# How to Format a Number in Thousands K and Millions M in Excel (4 Ways)

While working with large numbers, it’s not easy to visualize data with thousands and millions. That’s why you may need to put units for better visualization. In this tutorial, we will show you how to format a number in thousands K and millions M in Excel.

## 4 Suitable Ways to Format a Number in Thousands K and Millions M in Excel

In the sections that follow, we will demonstrate four appropriate ways to format numbers with units of thousand (K) and millions (M). To begin, we will utilize the Format Cell option, followed by the TEXT function to complete the work. ### 1. Utilize Custom Format Cell to Format Number in Thousands K in Excel

To utilize the Format Cell option, follow the steps below.

Step 1: Selection of the Cells

• Select the cells. Step 2: Insert Code in the Format Cells Box

• Press Ctrl + 1 to open the Format Cells dialog box.
• Click on the Custom.
• In the Type box, type the following code.

#,##0 “K” Step 3: Get the Results

• Press Enter to see the numbers formatted with the unit in (K). ### 2. Apply TEXT Function to Format Number in Thousands K in Excel

You can use the TEXT function to format numbers with units. To do so, follow the simple steps outlined below.

Step 1: Insert the TEXT Function

• In the value argument, type the cell number (B5).
`=TEXT(B5,"#,##0, ")` Step 2: Type the format_text Argument

• To enter the thousand units (K), type (#,##0,) in format_text
`=TEXT(B5,"#,##0, ")` Step 3: Type the Letter ‘K’ for Indicating the Thousand Unit

• After entering the TEXT function, write (& “K”) in the end.
`=TEXT(B5,"#,##0, ") & "K"`
• In the code (#,##0,), a single comma indicates the Thousand unit (K). • Finally, press Enter to see the results. Step 4: Copy the Formula

• Use the AutoFill tool to copy the formula to the rest cells. ### 3. Utilize Custom Format Cell to Format Number in Millions M in Excel

To apply the millions (M) unit, follow the instructions below.

Step 1: Selection of the Cells.

• Firstly, select the cells. Step 2: Insert Code in the Format Cells Box

• To open the Format Cells dialog box, press Ctrl + 1.
• Then, click on the Custom.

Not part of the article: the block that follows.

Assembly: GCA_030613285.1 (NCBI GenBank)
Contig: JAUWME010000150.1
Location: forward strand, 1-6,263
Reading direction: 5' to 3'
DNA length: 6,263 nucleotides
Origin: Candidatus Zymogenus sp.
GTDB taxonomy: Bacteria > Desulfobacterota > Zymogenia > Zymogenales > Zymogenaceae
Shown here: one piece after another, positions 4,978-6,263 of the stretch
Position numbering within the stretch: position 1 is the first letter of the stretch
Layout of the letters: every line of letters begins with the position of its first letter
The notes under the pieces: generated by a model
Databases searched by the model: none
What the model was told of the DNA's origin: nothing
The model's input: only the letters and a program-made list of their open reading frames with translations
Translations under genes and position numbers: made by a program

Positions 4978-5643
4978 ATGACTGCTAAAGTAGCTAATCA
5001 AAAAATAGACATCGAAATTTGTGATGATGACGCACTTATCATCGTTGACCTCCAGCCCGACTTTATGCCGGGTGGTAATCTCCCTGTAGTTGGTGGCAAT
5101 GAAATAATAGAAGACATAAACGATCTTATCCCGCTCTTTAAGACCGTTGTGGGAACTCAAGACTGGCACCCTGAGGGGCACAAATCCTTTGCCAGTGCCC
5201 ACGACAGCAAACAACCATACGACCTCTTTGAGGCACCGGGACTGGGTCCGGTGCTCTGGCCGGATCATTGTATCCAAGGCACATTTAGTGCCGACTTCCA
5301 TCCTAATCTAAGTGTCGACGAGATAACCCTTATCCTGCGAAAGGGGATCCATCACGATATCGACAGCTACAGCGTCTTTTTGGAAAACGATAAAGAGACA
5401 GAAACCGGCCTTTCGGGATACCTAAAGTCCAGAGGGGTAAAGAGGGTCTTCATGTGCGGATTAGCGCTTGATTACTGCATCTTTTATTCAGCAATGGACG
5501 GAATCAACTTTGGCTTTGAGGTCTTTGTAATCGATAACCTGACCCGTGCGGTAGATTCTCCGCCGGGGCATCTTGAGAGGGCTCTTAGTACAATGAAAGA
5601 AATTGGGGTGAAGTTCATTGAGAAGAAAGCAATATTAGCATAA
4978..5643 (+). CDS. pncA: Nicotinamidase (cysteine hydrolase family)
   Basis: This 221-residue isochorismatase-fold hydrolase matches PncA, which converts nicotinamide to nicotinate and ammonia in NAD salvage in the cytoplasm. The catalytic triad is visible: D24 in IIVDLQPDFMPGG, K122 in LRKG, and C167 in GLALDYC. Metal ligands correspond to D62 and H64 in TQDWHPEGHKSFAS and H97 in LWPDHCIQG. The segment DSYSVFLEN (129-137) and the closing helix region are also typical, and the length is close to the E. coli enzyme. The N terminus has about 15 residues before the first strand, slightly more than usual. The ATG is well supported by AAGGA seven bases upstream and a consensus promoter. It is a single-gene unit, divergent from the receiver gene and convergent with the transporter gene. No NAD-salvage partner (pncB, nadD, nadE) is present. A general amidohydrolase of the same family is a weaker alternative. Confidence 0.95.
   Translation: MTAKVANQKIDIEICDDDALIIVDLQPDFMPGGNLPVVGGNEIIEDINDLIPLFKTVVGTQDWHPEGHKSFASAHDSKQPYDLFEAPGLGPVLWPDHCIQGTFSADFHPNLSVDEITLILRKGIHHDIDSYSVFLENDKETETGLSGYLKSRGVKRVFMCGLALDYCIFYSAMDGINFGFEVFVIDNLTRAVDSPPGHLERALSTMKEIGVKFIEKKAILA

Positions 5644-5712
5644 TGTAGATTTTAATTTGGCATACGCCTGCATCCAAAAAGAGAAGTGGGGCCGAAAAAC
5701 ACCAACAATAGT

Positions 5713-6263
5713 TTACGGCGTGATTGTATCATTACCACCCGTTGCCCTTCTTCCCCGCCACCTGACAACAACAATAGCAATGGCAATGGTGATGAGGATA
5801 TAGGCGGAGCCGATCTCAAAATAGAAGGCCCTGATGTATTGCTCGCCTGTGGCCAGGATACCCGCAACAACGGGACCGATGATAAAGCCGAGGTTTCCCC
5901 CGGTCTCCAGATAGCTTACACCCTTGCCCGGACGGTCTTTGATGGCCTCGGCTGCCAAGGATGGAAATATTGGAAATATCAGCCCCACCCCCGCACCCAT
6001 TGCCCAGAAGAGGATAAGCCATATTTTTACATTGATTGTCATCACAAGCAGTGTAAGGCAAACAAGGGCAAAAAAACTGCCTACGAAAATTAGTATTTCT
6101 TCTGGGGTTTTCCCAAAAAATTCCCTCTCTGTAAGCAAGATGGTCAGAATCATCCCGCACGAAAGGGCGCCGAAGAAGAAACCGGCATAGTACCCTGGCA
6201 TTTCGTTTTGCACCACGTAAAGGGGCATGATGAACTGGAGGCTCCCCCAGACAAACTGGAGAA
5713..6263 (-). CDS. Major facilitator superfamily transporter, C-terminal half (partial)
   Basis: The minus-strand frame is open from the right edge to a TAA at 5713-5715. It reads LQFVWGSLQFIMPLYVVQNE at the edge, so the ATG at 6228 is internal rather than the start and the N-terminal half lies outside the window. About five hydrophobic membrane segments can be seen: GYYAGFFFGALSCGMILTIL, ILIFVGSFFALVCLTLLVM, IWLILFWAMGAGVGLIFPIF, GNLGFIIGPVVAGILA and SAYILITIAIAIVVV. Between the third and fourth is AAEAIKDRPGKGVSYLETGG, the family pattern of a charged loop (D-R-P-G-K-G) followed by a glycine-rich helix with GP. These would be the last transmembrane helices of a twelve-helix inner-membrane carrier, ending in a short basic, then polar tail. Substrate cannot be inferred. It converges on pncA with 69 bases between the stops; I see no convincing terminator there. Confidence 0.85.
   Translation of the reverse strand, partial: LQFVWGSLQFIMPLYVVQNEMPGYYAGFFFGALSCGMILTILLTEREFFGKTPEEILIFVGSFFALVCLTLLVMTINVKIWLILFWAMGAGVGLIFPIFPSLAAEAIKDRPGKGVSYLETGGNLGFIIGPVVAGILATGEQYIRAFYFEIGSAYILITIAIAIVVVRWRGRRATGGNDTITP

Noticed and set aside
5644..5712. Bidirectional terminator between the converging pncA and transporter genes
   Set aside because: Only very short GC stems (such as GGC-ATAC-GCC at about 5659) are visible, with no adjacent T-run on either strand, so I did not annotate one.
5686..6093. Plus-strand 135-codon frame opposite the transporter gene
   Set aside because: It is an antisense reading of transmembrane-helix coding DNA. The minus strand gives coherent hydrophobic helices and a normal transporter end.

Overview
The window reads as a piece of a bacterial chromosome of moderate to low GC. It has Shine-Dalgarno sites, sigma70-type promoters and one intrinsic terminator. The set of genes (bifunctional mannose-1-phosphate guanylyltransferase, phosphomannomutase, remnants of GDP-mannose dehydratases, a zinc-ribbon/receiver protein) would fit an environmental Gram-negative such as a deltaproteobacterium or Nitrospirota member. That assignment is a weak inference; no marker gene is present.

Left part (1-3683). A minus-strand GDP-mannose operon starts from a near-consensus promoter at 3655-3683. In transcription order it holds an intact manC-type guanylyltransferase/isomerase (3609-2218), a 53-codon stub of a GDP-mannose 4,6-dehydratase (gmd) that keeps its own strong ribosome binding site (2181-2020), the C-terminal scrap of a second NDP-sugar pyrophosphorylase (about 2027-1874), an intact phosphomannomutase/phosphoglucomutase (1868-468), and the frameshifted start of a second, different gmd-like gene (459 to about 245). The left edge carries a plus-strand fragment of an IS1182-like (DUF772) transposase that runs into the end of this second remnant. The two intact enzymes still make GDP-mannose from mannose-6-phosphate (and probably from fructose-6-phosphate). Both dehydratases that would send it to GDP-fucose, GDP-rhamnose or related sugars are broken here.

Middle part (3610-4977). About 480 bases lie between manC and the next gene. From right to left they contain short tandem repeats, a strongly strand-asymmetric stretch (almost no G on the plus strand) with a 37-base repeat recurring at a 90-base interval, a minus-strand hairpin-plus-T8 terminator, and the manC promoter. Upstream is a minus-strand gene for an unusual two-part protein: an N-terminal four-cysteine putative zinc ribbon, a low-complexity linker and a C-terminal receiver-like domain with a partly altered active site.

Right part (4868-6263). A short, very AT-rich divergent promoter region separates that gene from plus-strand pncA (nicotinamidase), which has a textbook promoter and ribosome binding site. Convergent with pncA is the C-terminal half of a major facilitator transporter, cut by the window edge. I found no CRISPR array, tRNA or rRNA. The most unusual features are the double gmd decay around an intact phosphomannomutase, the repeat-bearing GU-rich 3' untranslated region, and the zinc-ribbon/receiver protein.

• Type the following code, in the Type.

#,##0,, “M”

• (#,##0,,), the double comma indicates units to millions. Step 3: Get the Results

• Finally, press Enter to get the units in millions (M). Notes.  Look that, the numbers in the million units (M) are shown in the round figure as there are no decimal places. To increase the decimal places, follow the steps below.

Step 1:

• Click on the Increase Demical option from the Number. • As shown in the image below, click three times on the Increase Decimal to add three decimal places. ### 4. Apply TEXT Function to Format Number in Millions M in Excel

We can also apply the TEXT function to format numbers in Millions (M) as we applied for the thousands (K). Follow the outlined procedures below to accomplish the task.

Step 1: Insert the TEXT Function

• Type the cell number (B5), in the value.
`=TEXT(B5,")` Step 2: Type the format_text Argument

• Type (#,##0,,) in format_text argument to enter the million units (M). Here, (#,##0,,) double comma indicates the million unit (M).
`=TEXT(B5,"#,##0,, ")` Step 3: Type the Letter ‘M’ for Indicating the Million Unit

• After Inserting the TEXT function, write (& “M”) in the end.
`=TEXT(B5,"#,##0,, ") & "M"` Step 4: Get the Result

• Consequently, press Enter to see the result in the million units (M). Step 5: Copy the Formula

• To copy the formula to the blank cells, Use the AutoFill. Notes.  To increase the decimal places to three digits, follow the instructions below.

Step 1:

• Type the following formula.
`=TEXT(B5,"#,##0.000,,") & "M"` Step 2:

• Then, press Enter. Step 3:

• Apply the AutoFill to fill the blank. ## Conclusion

Finally, I hope you now understand how to format a number in thousands K and millions M in Excel. All of these strategies should be carried out when your data is being educated and practiced. Examine the practice book and apply what you’ve learned. We are driven to continue offering programs like this because of your generous support.

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## Related Articles #### Bhubon Costa

Myself, Bhubon Costa, an engineer, is currently employed with Exceldemy as an Excel & VBA Content Developer. I appreciate solving analytical difficulties, finding practical answers, and, for the most part, I enjoy taking on new tasks. I write articles on Exceldemy about various ways to get out of Microsoft Excel's stuck conditions. My passion is to leave my mark on the world through my work and to have an impact on the community who benefit from it.

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